A freelance photographer has won an out-of-court settlement from the Metropolitan Police over pictures taken at a military parade last year.

A freelance photographer has won an out-of-court settlement from the Metropolitan Police over pictures taken at a military parade last year.

Police had initially told Jules Mattsson (pictured), then 15, that he needed parental permission to photograph police cadets in Romford, Essex.

He was eventually arrested for breach of the peace and detained for 15 minutes before being released.

Mattsson’s lawyers, Bindmans LLP, argued that officers had falsely imprisoned the photographer, assaulted him and breached his ‘right to report, under Article 10 of the European Convention on Human Rights 1998’.

Mattsson repeatedly told officers that they had no right to stop him taking pictures in a public place.

He was told that his photography of cadets taking part in the Armed Forces Day in June 2010 was ?anti-social?.

Despite his protests, Mattsson claimed that police took his camera, frogmarched him away from the area and pushed him down some stairs after he refused to give an officer his personal details.

The reasons for stopping the photographer appeared to change by the minute, as revealed in Mattsson’s conversation with police which he recorded on his mobile phone and uploaded to YouTube afterwards, along with some pictures.

At one point an officer told the photographer that police did not need the power of the law to stop him taking pictures.

Mattsson – a student working as a photographer in his spare time – was told he was breaching the Terrorism Act, Public Order Act and child protection laws.

‘I was quickly and aggressively stopped by one of their [police cadet’s] adult officers asking me who I worked for ?’ the photographer wrote in his blog at the time.

‘I responded that I was a freelance and upon being told I needed parental permission to photograph them, I explained this was a public event in a public place and that I didn’t for editorial use.’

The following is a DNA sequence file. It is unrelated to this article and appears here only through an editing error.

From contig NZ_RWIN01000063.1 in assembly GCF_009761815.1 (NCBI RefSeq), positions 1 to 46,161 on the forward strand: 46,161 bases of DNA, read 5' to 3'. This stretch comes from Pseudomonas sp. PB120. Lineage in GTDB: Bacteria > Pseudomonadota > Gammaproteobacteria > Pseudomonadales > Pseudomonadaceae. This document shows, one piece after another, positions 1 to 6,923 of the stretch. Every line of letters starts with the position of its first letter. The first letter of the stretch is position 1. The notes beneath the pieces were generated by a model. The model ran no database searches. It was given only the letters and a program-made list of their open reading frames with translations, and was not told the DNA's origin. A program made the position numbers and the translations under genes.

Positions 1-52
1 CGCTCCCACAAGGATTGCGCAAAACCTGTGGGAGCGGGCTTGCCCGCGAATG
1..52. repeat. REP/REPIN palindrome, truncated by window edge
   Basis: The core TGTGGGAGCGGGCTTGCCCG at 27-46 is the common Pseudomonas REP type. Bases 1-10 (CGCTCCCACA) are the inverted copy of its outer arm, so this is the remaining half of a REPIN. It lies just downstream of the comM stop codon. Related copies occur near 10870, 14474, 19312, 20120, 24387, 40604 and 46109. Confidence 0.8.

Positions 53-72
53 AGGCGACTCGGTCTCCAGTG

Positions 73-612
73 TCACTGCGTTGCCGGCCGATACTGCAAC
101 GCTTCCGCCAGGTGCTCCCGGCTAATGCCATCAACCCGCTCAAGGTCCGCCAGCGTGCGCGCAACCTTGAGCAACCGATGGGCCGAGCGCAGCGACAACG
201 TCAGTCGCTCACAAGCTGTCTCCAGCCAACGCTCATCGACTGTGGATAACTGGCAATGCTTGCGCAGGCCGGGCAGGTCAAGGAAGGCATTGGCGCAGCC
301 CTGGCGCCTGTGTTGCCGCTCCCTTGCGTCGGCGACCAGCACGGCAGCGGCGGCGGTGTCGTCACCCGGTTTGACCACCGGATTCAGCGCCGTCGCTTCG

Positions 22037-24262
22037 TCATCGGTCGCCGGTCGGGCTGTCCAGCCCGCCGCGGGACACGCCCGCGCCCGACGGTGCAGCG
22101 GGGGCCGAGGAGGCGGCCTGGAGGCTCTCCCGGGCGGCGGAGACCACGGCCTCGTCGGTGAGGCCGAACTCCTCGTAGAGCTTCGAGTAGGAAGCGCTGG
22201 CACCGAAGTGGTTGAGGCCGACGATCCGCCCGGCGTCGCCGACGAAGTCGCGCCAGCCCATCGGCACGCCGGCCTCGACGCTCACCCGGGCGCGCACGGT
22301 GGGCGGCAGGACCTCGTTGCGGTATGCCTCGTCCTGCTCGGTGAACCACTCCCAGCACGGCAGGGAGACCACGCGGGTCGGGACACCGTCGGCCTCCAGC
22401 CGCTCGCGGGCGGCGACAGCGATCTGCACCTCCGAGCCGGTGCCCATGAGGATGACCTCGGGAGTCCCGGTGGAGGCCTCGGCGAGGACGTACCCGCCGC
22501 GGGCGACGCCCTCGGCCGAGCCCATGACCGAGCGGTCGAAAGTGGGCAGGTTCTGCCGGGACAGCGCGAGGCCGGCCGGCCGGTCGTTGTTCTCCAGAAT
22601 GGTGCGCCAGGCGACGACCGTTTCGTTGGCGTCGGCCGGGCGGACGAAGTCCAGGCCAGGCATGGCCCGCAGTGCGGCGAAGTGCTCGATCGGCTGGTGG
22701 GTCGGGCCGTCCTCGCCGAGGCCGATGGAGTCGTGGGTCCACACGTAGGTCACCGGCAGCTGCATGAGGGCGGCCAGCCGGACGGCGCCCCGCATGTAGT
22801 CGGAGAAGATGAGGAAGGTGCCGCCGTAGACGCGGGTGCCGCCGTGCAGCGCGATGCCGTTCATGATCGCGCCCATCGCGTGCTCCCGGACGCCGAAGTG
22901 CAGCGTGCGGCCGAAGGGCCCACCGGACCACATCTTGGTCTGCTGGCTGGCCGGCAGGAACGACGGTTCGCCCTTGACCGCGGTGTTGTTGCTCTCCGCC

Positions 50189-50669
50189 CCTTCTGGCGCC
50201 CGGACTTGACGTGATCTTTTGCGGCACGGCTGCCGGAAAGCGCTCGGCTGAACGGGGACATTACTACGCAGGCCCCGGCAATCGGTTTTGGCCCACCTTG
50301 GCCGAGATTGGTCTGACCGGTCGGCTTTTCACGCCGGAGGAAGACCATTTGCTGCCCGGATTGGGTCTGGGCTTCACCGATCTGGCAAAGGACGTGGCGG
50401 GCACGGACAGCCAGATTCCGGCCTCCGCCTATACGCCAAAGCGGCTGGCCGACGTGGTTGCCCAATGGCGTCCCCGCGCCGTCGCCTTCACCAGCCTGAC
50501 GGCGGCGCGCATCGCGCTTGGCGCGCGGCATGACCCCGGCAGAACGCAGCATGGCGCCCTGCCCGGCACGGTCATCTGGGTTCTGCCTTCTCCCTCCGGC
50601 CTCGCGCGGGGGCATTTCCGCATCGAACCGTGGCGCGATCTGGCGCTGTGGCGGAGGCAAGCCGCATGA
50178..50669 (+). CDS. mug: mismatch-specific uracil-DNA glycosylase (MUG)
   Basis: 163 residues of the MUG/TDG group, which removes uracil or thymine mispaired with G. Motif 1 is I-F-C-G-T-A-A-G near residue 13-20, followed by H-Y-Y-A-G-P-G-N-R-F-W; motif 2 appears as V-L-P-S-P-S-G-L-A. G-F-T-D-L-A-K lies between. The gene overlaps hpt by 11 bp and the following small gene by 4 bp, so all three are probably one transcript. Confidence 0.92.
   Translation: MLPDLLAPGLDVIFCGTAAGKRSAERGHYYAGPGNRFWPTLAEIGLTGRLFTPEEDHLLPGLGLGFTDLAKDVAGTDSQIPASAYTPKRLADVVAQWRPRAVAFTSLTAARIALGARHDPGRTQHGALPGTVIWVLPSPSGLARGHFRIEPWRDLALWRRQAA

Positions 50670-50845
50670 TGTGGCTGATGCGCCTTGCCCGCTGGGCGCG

Mattsson was told that his photography presented a danger because, if he continued, he was ‘likely to be trampled on by soldiers’ from the parade.

Speaking today, Mattsson’s solicitor Chez Cotton said: ‘The police had no right to stop him photographing in a public place. The Inspector attempted to justify his actions in shocking and absurd ways.’

In a statement, the Met told Amateur Photographer today: ?We can confirm the MPS Directorate of Legal Services, on behalf of the Commissioner, agreed an out-of-court settlement, as well as paying compensation and meeting legal costs for a 16-year-old male, following an incident where he was prevented by officers taking pictures at the Armed Forces Parade in Romford on 26 June 2010.?

A Met spokesman added that the force has issued an apology.

The amount of the settlement has not been disclosed.

RELATED ARTICLE

POLICE BAN PHOTOGRAPHER AT ARMED FORCES DAY PARADE

MattssonJules Mattsson outside Scotland Yard last year where photographers held protests over anti-terror legislation

(Pictures: C Cheesman)

  • Martin Bruntnell

    Why do these people in the policing and security services act the way they do,if you want to have a good look at a factory or sensitive building ( I don’t think it can be that sensitive if its there bang in your face)